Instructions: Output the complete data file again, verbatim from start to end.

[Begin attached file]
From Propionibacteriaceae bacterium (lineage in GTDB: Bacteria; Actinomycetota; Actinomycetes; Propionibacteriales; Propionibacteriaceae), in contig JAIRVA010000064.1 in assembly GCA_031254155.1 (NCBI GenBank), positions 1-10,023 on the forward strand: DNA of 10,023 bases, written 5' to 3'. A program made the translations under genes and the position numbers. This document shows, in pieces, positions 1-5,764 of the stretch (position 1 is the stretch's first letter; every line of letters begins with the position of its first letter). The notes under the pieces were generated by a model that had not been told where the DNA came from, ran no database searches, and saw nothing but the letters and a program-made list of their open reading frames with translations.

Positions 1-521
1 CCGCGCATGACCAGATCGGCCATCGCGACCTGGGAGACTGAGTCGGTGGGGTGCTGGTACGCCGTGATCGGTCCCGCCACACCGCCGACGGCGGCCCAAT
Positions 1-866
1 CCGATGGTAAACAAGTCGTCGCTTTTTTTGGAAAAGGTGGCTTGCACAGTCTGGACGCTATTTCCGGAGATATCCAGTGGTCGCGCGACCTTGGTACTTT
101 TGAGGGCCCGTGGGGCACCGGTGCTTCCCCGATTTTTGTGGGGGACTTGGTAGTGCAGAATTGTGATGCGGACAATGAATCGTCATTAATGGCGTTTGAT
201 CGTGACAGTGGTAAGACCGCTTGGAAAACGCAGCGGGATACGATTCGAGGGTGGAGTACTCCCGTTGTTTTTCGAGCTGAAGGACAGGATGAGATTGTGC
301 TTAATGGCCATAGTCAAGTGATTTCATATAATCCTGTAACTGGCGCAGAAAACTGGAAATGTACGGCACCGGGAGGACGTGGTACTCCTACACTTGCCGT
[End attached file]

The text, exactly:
From Propionibacteriaceae bacterium (lineage in GTDB: Bacteria; Actinomycetota; Actinomycetes; Propionibacteriales; Propionibacteriaceae), in contig JAIRVA010000064.1 in assembly GCA_031254155.1 (NCBI GenBank), positions 1-10,023 on the forward strand: DNA of 10,023 bases, written 5' to 3'. A program made the translations under genes and the position numbers. This document shows, in pieces, positions 1-5,764 of the stretch (position 1 is the stretch's first letter; every line of letters begins with the position of its first letter). The notes under the pieces were generated by a model that had not been told where the DNA came from, ran no database searches, and saw nothing but the letters and a program-made list of their open reading frames with translations.

Positions 1-521
1 CCGCGCATGACCAGATCGGCCATCGCGACCTGGGAGACTGAGTCGGTGGGGTGCTGGTACGCCGTGATCGGTCCCGCCACACCGCCGACGGCGGCCCAAT
Positions 1-866
1 CCGATGGTAAACAAGTCGTCGCTTTTTTTGGAAAAGGTGGCTTGCACAGTCTGGACGCTATTTCCGGAGATATCCAGTGGTCGCGCGACCTTGGTACTTT
101 TGAGGGCCCGTGGGGCACCGGTGCTTCCCCGATTTTTGTGGGGGACTTGGTAGTGCAGAATTGTGATGCGGACAATGAATCGTCATTAATGGCGTTTGAT
201 CGTGACAGTGGTAAGACCGCTTGGAAAACGCAGCGGGATACGATTCGAGGGTGGAGTACTCCCGTTGTTTTTCGAGCTGAAGGACAGGATGAGATTGTGC
301 TTAATGGCCATAGTCAAGTGATTTCATATAATCCTGTAACTGGCGCAGAAAACTGGAAATGTACGGCACCGGGAGGACGTGGTACTCCTACACTTGCCGT